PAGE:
It is Martin Luther King, Jr. Day in St. Petersburg, FL, and a crowd has gathered at the Sweetbay Supermarket in the Midtown community. Community leaders and elected officials alike spoke with passion about saving the first supermarket that has come into this community since the A&P closed 31 years ago.
The Midtown community is a community that may have become far too used to being slighted, overlooked and forgotten, but a renaissance has begun. Economic development is sparking, and community development is burgeoning in the form of new businesses calling Midtown home. Educational institutions are making an investment here while houses are being refurbished and new ones are being built along with dollars being allocated towards helping this community grow into everything the people of Midtown believed it could be.
One key addition to this revitalization is the Sweetbay Supermarket, located on the corner of 22nd Street and 18th Avenue South. Florida State Representative Darryl Rouson said, “This is more than just a store. We took this property from drug lords. We walked around the block and there were houses here.” Rouson explained that the community decided what it needed most. They needed a grocery store.
And so, this Sweetbay Supermarket opened in 2005 after a lengthy city-led effort in which it invested $1.35 million for the construction of Tangerine Plaza and additional funds to assemble the land for the site. Many financial partners then pitched in with dollars from banking institutions along with county, state and federal funds to make this supermarket a reality.
“This Midtown store is just a number to Sweetbay corporate, but to our community, it is so much more. The city invested blood, sweat and tears and money to bring Midtown its first grocery store. Sweetbay has been a great partner in increasing vitality throughout the 22nd Street Corridor,” said Mayor Bill Foster.
But, Sweetbay corporate is not talking, said the mayor, elected officials and business partners, including Urban Development Solutions Developer Larry Newsome. The company has not communicated with the business partners who have money invested in this project, nor the elected officials who have called numerous times requesting a conversation.
“Whatever resources I can bare from the State of Florida. I’ll bring here,” said Ruson. Representative Ruson was one official who publicly stated that he does feel insulted that Sweebay has not bothered contacting the community directly over the closure. Ruson expressed that he is frustrated that he doesn’t know what, if anything, it would take to keep the supermarket here. Addressing Sweetbay directly, he said, “Talk to us at the table to see about gap money.”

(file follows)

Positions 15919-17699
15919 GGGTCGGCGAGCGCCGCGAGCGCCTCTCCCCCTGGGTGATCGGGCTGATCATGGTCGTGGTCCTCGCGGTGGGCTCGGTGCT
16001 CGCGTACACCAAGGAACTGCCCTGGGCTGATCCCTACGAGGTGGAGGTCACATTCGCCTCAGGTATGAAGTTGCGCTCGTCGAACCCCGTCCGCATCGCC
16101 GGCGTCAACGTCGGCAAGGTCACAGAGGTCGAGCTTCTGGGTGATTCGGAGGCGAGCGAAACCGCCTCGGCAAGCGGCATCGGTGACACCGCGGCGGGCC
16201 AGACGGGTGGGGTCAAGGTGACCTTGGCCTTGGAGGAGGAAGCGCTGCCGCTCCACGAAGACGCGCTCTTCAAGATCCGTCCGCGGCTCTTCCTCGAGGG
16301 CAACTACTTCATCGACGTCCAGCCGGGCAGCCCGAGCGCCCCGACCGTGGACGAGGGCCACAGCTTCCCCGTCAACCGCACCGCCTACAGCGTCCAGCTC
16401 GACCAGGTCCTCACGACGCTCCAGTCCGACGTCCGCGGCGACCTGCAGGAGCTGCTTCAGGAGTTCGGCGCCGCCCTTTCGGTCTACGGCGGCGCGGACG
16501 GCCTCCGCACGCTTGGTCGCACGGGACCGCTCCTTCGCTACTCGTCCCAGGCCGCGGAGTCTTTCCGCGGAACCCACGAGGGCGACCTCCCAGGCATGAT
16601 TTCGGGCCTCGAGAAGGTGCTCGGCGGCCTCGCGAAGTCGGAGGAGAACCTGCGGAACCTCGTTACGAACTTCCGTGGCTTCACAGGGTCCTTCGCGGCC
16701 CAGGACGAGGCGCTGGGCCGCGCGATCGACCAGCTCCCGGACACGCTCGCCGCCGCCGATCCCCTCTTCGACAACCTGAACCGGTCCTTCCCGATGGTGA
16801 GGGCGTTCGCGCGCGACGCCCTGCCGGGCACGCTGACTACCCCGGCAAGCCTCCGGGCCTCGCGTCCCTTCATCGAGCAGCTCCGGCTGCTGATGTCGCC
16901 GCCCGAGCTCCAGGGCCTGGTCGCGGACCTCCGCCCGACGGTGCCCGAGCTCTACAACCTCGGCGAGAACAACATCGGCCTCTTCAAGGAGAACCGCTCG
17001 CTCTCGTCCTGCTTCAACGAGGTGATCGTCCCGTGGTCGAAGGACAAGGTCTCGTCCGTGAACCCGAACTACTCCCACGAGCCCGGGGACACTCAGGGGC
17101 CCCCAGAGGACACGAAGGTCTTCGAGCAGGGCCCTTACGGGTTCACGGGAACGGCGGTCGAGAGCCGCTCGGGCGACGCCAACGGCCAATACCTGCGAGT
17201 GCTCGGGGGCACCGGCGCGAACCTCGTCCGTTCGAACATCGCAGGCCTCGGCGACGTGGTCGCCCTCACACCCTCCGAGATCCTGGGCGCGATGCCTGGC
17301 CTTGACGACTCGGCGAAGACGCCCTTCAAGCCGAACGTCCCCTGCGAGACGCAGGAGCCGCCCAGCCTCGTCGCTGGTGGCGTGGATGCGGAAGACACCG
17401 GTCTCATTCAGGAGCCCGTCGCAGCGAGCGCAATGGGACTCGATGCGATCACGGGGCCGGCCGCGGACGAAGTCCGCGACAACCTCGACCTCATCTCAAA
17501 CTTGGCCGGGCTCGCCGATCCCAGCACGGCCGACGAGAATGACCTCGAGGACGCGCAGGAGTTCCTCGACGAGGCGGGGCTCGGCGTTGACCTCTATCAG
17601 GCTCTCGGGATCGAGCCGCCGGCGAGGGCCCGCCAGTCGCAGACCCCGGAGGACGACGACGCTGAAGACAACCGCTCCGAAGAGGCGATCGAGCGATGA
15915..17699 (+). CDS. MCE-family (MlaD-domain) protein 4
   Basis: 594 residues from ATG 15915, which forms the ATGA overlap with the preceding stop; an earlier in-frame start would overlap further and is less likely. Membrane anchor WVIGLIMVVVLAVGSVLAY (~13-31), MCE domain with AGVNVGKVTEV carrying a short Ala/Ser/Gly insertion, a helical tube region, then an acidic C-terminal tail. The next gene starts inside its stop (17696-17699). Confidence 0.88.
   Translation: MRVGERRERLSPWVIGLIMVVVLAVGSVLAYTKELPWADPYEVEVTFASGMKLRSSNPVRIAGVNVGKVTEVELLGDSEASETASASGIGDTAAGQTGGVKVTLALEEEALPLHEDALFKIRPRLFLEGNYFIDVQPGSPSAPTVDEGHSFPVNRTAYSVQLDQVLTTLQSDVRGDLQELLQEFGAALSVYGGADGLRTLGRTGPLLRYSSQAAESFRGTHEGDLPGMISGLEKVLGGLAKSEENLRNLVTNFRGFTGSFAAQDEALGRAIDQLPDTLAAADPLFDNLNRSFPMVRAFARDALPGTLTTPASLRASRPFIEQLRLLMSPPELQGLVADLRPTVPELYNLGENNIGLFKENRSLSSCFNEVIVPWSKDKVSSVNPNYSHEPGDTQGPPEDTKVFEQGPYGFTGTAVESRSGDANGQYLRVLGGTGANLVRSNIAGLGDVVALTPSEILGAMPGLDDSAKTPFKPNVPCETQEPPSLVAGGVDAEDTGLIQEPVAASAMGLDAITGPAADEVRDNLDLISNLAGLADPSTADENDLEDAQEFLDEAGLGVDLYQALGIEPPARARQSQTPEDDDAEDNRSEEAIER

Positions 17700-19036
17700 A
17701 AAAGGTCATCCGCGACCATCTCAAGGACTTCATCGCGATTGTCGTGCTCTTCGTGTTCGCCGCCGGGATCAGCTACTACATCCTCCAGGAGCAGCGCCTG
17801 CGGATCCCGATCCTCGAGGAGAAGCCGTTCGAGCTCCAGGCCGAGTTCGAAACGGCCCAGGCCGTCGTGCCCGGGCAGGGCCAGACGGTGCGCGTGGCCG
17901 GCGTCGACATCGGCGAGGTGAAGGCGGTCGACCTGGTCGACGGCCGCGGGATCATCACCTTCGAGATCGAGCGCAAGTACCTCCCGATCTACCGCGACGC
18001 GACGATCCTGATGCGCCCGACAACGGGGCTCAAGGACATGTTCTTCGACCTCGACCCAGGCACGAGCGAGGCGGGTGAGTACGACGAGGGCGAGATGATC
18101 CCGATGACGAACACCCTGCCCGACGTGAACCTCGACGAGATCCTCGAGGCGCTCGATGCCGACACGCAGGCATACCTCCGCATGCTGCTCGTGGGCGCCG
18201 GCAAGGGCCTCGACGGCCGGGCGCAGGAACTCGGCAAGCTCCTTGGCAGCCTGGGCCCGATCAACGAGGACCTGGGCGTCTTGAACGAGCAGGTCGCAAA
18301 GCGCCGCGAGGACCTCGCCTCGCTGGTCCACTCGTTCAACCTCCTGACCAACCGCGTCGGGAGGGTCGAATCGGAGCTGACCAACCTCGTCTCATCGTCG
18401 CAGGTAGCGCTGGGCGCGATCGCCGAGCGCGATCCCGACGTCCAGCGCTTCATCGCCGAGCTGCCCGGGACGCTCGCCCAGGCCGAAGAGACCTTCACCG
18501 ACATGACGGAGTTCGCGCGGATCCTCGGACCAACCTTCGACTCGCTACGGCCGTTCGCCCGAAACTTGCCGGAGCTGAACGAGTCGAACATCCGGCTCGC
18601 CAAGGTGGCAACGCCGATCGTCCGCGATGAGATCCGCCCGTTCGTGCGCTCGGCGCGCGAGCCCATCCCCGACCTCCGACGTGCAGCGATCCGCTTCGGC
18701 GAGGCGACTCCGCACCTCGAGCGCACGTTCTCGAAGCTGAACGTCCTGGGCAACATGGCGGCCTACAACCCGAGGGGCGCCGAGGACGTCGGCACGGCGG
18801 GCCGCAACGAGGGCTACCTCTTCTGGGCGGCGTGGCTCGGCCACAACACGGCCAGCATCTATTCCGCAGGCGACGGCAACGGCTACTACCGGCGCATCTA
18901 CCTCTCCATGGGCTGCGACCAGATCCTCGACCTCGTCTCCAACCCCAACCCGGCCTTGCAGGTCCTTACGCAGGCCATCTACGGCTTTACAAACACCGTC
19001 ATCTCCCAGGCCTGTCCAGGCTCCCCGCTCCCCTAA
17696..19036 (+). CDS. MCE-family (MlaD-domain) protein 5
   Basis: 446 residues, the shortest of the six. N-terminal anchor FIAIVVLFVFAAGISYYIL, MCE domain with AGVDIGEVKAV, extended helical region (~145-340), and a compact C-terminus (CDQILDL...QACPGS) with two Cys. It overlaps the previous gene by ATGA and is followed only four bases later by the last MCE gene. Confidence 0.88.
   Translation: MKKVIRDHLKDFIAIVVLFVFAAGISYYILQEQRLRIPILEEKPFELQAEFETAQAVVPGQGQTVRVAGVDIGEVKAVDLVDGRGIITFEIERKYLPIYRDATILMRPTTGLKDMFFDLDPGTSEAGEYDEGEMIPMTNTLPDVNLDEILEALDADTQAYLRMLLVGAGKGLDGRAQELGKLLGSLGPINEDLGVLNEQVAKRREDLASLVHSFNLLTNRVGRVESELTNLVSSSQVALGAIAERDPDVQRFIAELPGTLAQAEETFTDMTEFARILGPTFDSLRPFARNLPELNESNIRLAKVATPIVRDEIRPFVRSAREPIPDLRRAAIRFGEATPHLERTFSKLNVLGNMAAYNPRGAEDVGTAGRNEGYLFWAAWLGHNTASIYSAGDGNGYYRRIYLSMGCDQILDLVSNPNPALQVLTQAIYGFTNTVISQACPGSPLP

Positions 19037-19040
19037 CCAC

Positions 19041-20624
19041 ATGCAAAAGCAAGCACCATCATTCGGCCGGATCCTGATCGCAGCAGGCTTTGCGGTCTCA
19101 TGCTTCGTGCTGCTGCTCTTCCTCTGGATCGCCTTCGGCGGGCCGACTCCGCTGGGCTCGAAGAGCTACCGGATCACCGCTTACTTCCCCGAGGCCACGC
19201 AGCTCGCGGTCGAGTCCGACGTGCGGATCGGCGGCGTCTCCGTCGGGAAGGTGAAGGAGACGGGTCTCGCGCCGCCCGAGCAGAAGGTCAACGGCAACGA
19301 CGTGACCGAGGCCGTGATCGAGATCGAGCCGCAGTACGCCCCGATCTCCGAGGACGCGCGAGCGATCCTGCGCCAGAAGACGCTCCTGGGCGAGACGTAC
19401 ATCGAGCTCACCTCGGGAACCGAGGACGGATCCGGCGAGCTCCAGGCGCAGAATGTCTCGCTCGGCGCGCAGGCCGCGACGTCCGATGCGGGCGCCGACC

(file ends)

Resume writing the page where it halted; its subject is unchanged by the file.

Pinellas County School Board member and lifelong Midtown resident Rene Flowers said, “We are a community who will work with people, and we will hold your hand and show you the way.” Flowers expressed her frustration in Sweetbay not showing any signs of being willing to work with the community.
“We will continue to have a high quality grocery store at this site in Midtown,” said Council Chair Karl Nurse. “This is about providing quality of life, community pride and jobs. If it isn’t a Sweetbay store, we will recruit and support another grocery store for our community.”
Community activist Theresa “Momma Tee” Lassiter expressed the critical need for a high quality grocery store in the community. “There are people right down this street who don’t have a vehicle. Their only choice was to buy meet from one of these meat markets that don’t keep their food at the right temperature. I’ve gone in myself and told [the store owners], ‘Either you clean this damn store, or I’m calling the health department.’”
Mamma Tee explained that she has shown people how they can walk down to Sweetbay, spend some money on groceries and take a cab home with a few dollars they have left so that they can buy all they need versus just a few things at a time, which they can carry home.
Not only is this about a community’s access to nutritious food, this also is about jobs, and this is being taken very seriously. Flowers said that the Urban League has committed to make sure the Sweetbay store employees will be able to “feed their families.” Likewise, Councilmember Wengay Newton stated that Wal-Mart has committed to helping these employees with jobs if Sweetbay does indeed close the store.
Former St. Petersburg Mayor Rick Baker also was present. Baker was the acting mayor when the plans for this Sweetbay were being made, and Foster was then on the City Council—Baker came to lend his support to this critical resource in the community and to support Mayor Foster’s efforts to save this store. Baker explained that this store is a large part in the vision he shares with Foster to have a seamless city. He explained that you cannot have a seamless city when people in one neighborhood have to take a bus to get to critical services such as a grocery store, a pharmacy, a post office.
For right now, elected officials, business partners and community members alike are simply asking that Sweetbay release the numbers and agree to a conversation to explore ways that this particular Sweetbay can remain open. The community is willing to do what it takes to keep this partnership going if possible.